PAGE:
I make sure to tell students that they are going to practice this with their strategy today. I say: *First, you will solve a problem. Then you will explain how you solved it to lots of partners!*

**Present Problem: I have 50 friends at my house for dinner. After dinner, 20 friends leave. How many friends are at my house now?**

18 minutes

I'll give students 7-9 minutes to solve.

After students finish solving the problem, I'll bring all of them together and show the Criteria for Success checklist. I'll do an exemplar, and then 2 nonexamples. After each presentation I do, I'll have students "rate" me on the checklist.

**Exemplar: **

I used base 10 blocks because I wanted to show the numbers in tens. First I made 50 using 5 tens. Then I took away 3 of my tens. Last I counted the left over tens. I counted by tens. I said, "10, 20."

**Nonexamples: I'll give my students a copy of the checklist and have them rate me as I talk. We are pushing accountable talk, which includes good listening. See Students Working on Checklists video for what this looked like in action!**

** Each nonexample has a few of the elements from the Criteria for Success, but they are all missing at least one key piece. They are also very common responses from kids! This gives students a chance to practice evaluating a response before they evaluate a partner's. **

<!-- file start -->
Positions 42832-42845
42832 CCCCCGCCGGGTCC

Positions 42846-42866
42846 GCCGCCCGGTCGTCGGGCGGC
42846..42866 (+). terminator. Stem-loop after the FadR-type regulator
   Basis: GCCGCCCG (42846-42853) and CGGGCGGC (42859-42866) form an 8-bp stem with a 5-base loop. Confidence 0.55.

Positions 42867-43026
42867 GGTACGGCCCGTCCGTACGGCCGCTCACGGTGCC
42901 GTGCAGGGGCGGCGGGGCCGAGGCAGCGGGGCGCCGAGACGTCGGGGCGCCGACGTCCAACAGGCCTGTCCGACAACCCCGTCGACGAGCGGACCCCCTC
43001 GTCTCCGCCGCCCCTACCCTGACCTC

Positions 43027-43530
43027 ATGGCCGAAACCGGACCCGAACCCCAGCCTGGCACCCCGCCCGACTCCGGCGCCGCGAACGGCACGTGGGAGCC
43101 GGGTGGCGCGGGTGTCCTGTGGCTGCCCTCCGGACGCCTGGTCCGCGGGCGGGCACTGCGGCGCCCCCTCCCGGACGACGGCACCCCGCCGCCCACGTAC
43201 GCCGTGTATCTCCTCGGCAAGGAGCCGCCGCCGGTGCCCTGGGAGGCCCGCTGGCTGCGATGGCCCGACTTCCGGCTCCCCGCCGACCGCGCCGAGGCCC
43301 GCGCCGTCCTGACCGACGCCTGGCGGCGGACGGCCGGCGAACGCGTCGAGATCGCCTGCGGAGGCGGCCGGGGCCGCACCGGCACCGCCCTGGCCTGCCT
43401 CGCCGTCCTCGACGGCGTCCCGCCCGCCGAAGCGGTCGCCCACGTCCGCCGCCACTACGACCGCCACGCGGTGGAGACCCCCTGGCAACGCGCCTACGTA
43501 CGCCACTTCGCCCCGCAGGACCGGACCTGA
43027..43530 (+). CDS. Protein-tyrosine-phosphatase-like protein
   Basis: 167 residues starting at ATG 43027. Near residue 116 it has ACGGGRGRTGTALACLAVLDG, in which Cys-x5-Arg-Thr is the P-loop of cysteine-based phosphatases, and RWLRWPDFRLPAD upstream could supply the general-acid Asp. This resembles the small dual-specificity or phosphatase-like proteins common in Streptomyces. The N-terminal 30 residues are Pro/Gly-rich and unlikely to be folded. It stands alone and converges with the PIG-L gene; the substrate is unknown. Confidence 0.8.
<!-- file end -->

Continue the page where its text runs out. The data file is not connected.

1. I used a number line. I got to 20.

*This response tells us the tool and the answer, but it doesn't say what they did first, next and last on the number line. *

2. I used cubes. First I had 50 cubes. I took away 30 of my cubes. Last I had 20.

*This responds tells us the tool and what they did first, next and last*. *It doesn't tell us how they counted though! *

**After each nonexample, I'll have students rate me on the checklist and then discuss with a partner why they gave me checks for some of the parts, and what I was missing.**

15 minutes

**Students work in an inner circle/outer circle, which is why the lesson is called "Speed Date." For more, see Inner/Outer Circle Visual video and see what this looks like in action!**